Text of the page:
The U.S. Bankruptcy Code also allows a holder of a lien securing an allowed claim to “credit bid” its interest, i.e., use an offset of any secured claims as purchasing consideration instead of cash. Generally, a secured creditor is allowed to credit bid the face amount of its secured claim. It is common for secured creditors to seek to “credit bid” acquired debt to purchase assets both in- and out-of-bankruptcy. “Loan to own” investors may typically purchase debt for the specific purpose of seeking to credit bid at a bankruptcy auction. More recently, however, some courts have found “cause” to limit credit bids to foster a competitive bidding environment. In addition, a secured creditor’s right to credit can also be waived if that creditor fails to timely assert its right.
In restructuring proceedings, the sale of the entire business is quite unusual, unless the arrangement provides for the liquidation of the debtor’s assets. In general, any sale (regardless of whether it relates to the entire business or certain assets) is a sale without “free and clear” protection. However, if certain assets (but not the entire business) are sold in the course of remedial proceedings, they are acquired “free and clear” of claims and liabilities. Credit bidding is not allowed.
In insolvency proceedings, the bankrupt’s enterprise should be sold, if possible, in its entirety as a going concern. If the sale of the bankrupt’s enterprise as a whole is impossible for any reason, an organized part of the enterprise, or individual assets, may be sold.
The sale process in bankruptcy proceedings is strictly regulated. A valuation is to be made by a certified expert and can be challenged by creditors. The sale is to be effected through a tender procedure the results of which may again be challenged by creditors.
In any sale of assets in the course of bankruptcy proceedings (including the sale of a going concern as the result of a “pre-packaged liquidation sale”), a purchaser acquires the assets “free and clear” of claims and liabilities, including all securities established before the sale.
The possibility of credit bidding in bankruptcy proceedings is very limited since a creditor may apply its receivable against the purchase price only if, and to the extent, the funds of the bankruptcy estate are sufficient to satisfy all the claims of creditors from higher and equal categories.
The holders of certain in rem securities are entitled to participate in the division of the proceeds from the sale of the encumbered assets with priority over the debtor’s unsecured creditors.
A scheme of arrangement in an examinership does not involve the sale of the assets and business of the company. Rather, the balance sheet of the company is rendered solvent through the cramming down and discharge of pre-petition liabilities. The pre-petition equity is also typically transferred, free from encumbrances, to the investor in the scheme.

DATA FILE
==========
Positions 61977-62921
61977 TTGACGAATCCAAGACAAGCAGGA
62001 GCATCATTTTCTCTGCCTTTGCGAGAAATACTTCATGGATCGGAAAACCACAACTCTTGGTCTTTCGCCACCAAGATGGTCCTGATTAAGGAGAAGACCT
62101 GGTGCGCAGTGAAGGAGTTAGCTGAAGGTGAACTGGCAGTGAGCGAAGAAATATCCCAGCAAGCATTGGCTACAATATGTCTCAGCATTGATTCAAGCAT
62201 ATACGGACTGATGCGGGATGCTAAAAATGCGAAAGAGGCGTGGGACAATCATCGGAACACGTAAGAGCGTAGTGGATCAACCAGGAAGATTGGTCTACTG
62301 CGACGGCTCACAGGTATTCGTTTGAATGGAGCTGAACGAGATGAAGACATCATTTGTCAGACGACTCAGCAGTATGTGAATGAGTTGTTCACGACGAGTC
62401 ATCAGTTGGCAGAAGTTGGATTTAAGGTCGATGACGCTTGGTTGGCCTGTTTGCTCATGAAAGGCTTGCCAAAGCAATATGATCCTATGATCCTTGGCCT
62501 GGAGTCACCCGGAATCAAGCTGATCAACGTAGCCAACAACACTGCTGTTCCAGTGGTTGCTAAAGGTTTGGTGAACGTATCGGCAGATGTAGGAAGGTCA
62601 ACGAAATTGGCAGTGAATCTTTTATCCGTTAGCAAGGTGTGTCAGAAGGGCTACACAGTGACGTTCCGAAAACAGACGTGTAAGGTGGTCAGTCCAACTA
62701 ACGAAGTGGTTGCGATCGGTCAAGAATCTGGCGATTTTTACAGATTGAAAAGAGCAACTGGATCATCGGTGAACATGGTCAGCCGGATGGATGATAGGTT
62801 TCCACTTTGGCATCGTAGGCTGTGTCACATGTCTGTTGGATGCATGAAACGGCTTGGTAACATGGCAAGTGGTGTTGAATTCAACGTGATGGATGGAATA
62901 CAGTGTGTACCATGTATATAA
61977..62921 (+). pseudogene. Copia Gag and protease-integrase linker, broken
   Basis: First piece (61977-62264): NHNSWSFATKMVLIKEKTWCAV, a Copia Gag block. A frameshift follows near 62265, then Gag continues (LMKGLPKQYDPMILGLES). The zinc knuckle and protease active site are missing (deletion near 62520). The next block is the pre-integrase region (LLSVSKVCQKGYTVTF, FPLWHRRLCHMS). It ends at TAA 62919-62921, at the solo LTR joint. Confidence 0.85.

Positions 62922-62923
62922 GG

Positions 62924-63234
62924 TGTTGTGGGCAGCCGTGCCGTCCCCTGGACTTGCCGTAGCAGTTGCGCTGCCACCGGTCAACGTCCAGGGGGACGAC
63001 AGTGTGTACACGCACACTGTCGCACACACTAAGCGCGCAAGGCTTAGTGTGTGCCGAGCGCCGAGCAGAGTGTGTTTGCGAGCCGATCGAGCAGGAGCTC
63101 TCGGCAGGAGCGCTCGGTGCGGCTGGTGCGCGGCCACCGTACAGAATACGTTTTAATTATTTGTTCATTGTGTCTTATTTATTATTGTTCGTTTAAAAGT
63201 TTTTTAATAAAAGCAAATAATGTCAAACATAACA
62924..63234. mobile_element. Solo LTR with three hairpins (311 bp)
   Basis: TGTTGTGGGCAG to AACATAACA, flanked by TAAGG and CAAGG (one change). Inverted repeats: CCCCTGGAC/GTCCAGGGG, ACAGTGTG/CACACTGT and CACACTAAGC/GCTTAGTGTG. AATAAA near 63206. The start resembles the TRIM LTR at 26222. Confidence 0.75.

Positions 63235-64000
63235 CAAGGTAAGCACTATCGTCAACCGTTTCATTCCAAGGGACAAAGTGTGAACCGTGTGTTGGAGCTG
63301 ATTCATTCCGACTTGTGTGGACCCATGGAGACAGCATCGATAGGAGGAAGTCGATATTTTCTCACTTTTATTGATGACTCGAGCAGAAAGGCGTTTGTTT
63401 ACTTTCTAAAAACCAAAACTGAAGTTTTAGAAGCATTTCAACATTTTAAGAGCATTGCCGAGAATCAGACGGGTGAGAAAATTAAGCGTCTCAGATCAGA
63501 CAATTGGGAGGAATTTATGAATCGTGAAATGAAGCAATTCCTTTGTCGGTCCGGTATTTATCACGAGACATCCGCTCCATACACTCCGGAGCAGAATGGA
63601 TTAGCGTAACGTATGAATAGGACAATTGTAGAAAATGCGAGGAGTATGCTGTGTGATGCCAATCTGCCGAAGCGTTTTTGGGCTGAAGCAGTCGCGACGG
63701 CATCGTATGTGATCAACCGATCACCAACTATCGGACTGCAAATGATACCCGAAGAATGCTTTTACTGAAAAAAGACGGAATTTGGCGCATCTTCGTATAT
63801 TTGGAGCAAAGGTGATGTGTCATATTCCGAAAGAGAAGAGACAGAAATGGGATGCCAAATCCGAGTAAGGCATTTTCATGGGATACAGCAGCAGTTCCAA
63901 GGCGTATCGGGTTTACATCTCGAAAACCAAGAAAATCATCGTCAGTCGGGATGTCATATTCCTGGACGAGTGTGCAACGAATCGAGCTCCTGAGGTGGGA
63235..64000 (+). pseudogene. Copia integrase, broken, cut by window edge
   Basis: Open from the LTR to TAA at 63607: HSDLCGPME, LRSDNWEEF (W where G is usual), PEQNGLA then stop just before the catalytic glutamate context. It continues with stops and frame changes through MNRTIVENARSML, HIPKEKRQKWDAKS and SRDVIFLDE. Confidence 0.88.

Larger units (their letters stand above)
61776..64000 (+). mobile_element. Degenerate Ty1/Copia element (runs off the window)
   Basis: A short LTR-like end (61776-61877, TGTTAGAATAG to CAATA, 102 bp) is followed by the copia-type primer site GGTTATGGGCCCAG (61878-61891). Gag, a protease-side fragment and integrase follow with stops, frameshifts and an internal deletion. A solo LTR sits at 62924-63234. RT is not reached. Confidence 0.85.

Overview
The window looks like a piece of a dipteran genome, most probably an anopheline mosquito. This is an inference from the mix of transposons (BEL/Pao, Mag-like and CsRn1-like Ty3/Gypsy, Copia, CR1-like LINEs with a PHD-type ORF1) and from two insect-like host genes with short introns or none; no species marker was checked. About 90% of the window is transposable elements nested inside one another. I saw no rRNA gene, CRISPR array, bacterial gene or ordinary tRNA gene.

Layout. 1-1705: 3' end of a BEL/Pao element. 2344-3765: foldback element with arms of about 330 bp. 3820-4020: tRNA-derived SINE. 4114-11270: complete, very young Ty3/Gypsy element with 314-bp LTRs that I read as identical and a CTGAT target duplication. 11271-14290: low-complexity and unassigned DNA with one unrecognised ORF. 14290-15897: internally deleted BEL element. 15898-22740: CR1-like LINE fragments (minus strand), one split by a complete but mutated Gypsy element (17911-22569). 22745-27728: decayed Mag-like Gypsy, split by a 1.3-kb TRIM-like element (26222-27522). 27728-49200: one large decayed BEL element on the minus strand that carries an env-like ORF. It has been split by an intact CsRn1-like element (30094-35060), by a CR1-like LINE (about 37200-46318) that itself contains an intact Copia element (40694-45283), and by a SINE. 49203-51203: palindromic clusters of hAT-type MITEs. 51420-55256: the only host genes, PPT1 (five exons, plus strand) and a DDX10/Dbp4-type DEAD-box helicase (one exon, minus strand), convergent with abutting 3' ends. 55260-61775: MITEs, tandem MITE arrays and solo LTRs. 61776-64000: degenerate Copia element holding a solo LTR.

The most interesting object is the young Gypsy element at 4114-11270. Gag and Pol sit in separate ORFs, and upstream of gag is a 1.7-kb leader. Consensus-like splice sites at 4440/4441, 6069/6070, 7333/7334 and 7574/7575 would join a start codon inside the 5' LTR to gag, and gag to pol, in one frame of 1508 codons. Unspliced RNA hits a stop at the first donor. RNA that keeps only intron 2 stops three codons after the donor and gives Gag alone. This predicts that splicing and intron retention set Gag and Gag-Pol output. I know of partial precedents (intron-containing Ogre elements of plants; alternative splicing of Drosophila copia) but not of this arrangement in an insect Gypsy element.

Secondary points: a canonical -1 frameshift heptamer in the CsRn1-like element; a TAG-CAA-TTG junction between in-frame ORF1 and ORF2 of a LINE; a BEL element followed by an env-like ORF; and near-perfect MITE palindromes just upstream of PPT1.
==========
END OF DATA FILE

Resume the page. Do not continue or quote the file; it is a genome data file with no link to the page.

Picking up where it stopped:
It is commonplace for a scheme of arrangement to provide for the cramming down and discharge of secured claims (to the value of the security), whereupon the security will be released. A scheme of arrangement can provide for the cramming down of secured claims and the release of security without the consent of the secured creditor(s) provided that (a) the majority of at least one class of impaired creditor has voted in favour of the scheme and (b) the scheme is not unfairly prejudicial to the secured creditor.
There is nothing under Irish law to suggest that a secured creditor cannot put forward an investment proposal to fund a scheme of arrangement with a view to acquiring an equity position in the company, and such a proposal could involve some element of credit bidding, including a debt for equity swap, although payments to other classes of impaired creditors under scheme of arrangement will need to be cash funded.
A liquidator is required to obtain the best price reasonably obtainable for the assets of the company. Where the liquidator has decided to continue to trade the business post-liquidation, he can also sell the business as a going concern. However, the liquidator will invariably exclude all warranties and personal liability in the sale contract.
Where assets are secured in favour of a creditor a liquidator will not be able to sell free and clear of that security unless the secured creditor agrees to release its security, save where the proceeds will be sufficient to discharge the entirety of the secured obligation.
A liquidator may permit a credit bid by a creditor provided that other creditors are not prejudiced and all pro rata payments due to other creditors are paid in cash.
The receiver has a statutory to obtain the best price reasonably obtainable for the secured assets over which he or she has been appointed. Where the receiver has also been appointed as a manager he or she can also carry on the trade and sell the business as a going concern. However, the receiver will invariably exclude all warranties and personal liability in the sale contract.
Save where the proceeds exceed the entirety of the secured liabilities, the receiver cannot compel the secured creditor to release its security on the sale of the assets.
There is nothing under Irish law to prevent a secured creditor from credit bidding to acquire the secured assets from a receiver that it has appointed (although usually the asset is acquired by an affiliate rather than in the secured creditor’s own name) provided that other creditors are not prejudiced and any payments that the receiver is obliged to pay to preferential creditors are cash funded.